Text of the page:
Wilkerson, Ruiz and Reinheimer have minor league options remaining, so the Orioles could simply be in an asset-collection mindset.

What about the rest of them?

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Wilkerson's speed and versatility could put him in a good position if one of the Rule 5 picks doesn't pop, though his options might not work in his favor. Likewise, the left-handed-hitting Ruiz could be an interesting platoon partner for Núñez, even if Núñez hit right-handed pitching better last year. Reinheimer found his stroke last year in Triple-A, but doesn't have the track record to elevate him above the rest of the new faces at this point. And Mountcastle could outhit everyone in this group in camp, but will need to make quite an impression defensively to factor into the major league roster situation.


As for the non-roster invitees, they might find playing time hard to come by with so many rostered players requiring looks in the Grapefruit League.

What's worth watching this spring?

It might be a new era of Orioles baseball, but like so many springs before, there will be plenty of attention paid to the Rule 5 players, Martin and Jackson. With a good spring, either could grab a starting position on an Orioles team with nothing to lose. Any role they could have will dictate where Villar plays, too. Elias said at the winter meetings that he was the starting shortstop at that point, but that was before the Rule 5 picks.

Villar will also be sneaky fun to watch in that he played with energy and abandon even at the end of a lost season, and it will be worth watching whether that continues. The Orioles will be the third team to try and harness all that talent and get the best of him for the long haul,. If he starts the year on the right foot and plays like he did down the stretch to begin 2019, he could develop into a valuable trade chip for Elias to use come July.

Mountcastle will also be an interesting case to pay attention to this spring, as it will be the new coaching staff's first look at one of their most unique talents. His is the best bat in the club’s minor league system, but no one in the new regime is married to him being an infielder the way the last one was. If they don't see enough to keep him at third base, it could be a quick move elsewhere so they can get his bat to the big leagues quickly. He could also play freer there knowing that some of the most vocal doubters of his defense are gone.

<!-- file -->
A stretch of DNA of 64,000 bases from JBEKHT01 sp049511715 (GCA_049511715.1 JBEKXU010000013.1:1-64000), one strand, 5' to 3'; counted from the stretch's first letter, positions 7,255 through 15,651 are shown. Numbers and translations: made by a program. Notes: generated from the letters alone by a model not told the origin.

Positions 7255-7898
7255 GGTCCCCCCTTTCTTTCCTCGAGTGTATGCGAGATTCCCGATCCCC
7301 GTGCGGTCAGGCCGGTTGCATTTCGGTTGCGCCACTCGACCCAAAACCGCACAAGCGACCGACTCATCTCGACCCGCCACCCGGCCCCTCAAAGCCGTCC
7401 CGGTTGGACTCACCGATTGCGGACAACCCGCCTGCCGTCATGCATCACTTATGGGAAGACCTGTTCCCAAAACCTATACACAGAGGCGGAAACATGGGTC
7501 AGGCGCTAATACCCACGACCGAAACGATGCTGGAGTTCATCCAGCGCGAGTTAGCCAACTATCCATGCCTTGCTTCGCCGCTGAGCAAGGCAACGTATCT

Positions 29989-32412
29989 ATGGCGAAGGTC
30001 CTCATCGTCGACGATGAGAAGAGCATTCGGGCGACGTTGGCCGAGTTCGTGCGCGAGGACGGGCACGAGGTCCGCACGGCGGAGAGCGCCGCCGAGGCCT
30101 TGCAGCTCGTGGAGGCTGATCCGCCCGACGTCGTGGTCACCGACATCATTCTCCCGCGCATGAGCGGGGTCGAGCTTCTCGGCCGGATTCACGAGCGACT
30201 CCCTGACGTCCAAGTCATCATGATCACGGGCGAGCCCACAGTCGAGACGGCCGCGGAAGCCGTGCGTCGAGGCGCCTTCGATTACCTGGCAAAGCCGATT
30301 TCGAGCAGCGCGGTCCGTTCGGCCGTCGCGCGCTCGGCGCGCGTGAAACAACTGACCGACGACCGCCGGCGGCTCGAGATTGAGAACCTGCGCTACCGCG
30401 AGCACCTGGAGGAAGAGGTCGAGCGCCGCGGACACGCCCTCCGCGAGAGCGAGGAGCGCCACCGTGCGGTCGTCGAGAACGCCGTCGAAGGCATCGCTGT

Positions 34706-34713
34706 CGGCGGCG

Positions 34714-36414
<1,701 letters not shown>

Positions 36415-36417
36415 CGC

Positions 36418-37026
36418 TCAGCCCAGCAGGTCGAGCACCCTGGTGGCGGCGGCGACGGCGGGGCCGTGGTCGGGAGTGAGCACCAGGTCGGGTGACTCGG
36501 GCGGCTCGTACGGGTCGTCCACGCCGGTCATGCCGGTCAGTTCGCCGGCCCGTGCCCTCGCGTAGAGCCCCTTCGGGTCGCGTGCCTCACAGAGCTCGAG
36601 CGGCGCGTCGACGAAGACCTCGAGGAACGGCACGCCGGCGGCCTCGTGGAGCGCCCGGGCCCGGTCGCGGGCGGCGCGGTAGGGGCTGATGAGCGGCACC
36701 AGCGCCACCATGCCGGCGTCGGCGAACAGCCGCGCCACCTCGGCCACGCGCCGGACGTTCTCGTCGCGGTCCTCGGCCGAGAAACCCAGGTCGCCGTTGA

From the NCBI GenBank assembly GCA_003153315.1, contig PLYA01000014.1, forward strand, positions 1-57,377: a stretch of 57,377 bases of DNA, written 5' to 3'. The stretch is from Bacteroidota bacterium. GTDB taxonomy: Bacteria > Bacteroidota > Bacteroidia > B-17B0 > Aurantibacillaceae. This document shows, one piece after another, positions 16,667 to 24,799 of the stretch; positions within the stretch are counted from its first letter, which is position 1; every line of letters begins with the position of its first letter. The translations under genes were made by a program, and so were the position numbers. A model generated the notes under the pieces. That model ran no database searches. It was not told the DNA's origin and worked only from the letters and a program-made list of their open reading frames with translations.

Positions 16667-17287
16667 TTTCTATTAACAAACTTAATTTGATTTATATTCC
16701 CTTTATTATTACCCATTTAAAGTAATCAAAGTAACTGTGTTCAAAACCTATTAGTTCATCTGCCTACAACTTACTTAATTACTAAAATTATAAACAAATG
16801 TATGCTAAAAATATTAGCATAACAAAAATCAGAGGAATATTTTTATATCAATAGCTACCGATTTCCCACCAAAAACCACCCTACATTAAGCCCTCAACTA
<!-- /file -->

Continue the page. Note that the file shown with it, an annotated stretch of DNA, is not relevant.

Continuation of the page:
But anyone evaluating Mountcastle will quickly learn that any headaches caused by trying to figure out where he's going to play on defense are relieved some by watching him hit and realizing that the bat will be worth having around, no matter what.

When Mountcastle enters games in the Grapefruit League, it could very well be in relief of Núñez, who holds a pretty significant distinction from the 2018 Orioles. He was a player who markedly improved as the season went on, and not a lot of players can say that. Another year of steady defensive improvement with a consistent bat could thrust Núñez into the conversation of players who will be in an Orioles uniform the next time the club is good, and that starts with a strong spring.